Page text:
Quote of the Month

When love and skill work together, expect a miracle. John Ruskin

Friday, January 20, 2017

We Are Family

It's interesting to see the variety of definitions for the word home depending on the source.  For the purpose of this post I am referring to

the social unit formed by a family living together from Merriam-Webster


the place in which one's domestic affections are centered from Dictionary.com.

There is an interesting article from 2012 in the Smithsonian which states in the heading home is

also an idea---one where the heart is.

Home is a place where your heart is heard and protected.  Above all else it is a sanctuary filled with the love of those in residence.

Beloved author Vera B. Williams passed away on October 16, 2015.  There was one last book she wanted to release into the world.  Not sure if she had the strength to complete the pictures she asked a fellow author and illustrator, Chris Raschka, for help.  Home At Last (Greenwillow Books, September 13, 2016) written by Vera B. Williams and illustrated by Vera B. Williams and Chris Raschka, a tender story of adoption and family, is the result of their collaboration.

Lester tripped over the laces of his new shoes just as he went out the door and down the steps of the children's center.

He could hardly wait for the arrival of Daddy Albert and Daddy Rich, his new parents.  He could hardly wait to see their dog Wincka again.  It had taken a year for the adoption process to be completed.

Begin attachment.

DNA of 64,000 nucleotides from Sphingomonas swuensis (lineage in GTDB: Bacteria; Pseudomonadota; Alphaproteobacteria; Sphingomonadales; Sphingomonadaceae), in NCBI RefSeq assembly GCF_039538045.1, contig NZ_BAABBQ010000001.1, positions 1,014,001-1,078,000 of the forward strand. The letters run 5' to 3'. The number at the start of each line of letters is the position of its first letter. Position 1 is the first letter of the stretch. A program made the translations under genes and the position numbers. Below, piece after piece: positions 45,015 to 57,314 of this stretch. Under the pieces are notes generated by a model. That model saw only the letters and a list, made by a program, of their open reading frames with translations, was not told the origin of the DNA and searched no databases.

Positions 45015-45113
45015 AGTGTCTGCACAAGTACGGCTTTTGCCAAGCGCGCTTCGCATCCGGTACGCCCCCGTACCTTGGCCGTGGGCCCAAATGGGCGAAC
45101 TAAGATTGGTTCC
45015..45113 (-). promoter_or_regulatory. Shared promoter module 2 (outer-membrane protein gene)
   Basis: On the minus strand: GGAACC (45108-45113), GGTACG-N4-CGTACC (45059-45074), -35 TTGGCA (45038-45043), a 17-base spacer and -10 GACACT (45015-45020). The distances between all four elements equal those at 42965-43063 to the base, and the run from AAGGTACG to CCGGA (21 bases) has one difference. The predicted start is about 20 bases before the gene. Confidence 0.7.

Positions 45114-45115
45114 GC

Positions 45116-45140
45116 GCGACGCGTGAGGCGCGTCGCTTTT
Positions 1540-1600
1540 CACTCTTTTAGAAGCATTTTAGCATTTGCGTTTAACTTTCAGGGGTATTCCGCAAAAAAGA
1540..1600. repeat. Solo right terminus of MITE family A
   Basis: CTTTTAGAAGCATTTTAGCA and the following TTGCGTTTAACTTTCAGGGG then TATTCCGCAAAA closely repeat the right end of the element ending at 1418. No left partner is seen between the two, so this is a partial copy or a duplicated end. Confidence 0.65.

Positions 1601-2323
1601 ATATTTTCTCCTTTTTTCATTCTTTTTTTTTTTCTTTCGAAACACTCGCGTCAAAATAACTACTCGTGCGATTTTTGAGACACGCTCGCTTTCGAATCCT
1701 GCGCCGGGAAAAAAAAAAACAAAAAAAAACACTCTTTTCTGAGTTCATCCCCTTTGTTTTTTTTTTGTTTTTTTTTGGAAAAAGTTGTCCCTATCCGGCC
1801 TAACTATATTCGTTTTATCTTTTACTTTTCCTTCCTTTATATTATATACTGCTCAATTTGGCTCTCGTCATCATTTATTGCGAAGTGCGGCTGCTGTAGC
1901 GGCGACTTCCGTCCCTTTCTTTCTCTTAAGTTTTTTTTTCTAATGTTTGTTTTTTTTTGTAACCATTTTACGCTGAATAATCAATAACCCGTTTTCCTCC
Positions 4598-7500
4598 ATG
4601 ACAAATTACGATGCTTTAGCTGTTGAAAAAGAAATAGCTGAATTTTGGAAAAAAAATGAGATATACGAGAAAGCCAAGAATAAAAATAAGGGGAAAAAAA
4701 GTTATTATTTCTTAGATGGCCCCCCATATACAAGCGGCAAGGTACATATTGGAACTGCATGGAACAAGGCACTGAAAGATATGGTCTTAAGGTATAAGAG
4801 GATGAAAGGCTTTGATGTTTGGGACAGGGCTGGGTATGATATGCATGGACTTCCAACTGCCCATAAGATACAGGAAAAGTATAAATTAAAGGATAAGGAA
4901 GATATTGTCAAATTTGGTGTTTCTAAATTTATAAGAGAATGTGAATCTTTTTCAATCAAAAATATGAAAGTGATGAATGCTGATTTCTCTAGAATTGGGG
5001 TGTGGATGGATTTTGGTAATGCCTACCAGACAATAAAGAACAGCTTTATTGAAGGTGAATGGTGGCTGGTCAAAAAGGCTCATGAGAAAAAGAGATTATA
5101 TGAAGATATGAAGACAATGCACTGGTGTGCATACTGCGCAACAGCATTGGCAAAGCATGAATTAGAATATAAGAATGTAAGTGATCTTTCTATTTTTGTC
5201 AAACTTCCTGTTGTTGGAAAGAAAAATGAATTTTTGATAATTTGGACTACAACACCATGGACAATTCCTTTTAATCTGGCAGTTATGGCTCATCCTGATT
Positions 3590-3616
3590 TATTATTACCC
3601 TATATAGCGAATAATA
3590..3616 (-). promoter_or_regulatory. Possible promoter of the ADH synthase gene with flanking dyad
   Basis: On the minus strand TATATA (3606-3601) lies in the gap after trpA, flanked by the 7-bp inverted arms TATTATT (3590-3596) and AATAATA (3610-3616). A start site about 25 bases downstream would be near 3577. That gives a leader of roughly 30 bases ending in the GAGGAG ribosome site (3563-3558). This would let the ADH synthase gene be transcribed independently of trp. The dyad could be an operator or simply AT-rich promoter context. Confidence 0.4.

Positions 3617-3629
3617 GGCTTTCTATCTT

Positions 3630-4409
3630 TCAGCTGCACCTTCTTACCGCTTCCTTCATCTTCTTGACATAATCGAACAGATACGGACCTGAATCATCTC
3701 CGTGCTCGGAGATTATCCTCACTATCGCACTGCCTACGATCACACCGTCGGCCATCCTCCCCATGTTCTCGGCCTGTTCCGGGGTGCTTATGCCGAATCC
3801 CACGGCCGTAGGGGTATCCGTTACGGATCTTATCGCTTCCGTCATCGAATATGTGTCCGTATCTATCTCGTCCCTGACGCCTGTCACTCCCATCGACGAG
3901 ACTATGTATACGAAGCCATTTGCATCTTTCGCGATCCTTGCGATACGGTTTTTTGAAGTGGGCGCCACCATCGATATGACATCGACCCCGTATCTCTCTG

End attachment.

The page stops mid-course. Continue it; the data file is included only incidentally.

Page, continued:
As he climbed into their car, which he absolutely loved, he carried his little blue suitcase and his most prized yo-yo.  Daddy Albert and Daddy Rich helped him unpack and get settled in his new room.  He was assured he would never need his big suitcase again.  He was home.  Lester was reluctant to give up his little blue suitcase filled with his action figure collection.  He wanted them near...just in case he needed protection.

Every night one of his dads would read him a story or tuck him into bed.  Every night Wincka would follow them out of the room.  Every night Lester would appear in his parent's bedroom carrying his suitcase.  He just could not stay settled in his room no matter what they did; no hot chocolate, no toast, songs, stories, kind words or lots of conversations could fix the hole in his heart.  He did not tell his parents what he was really thinking.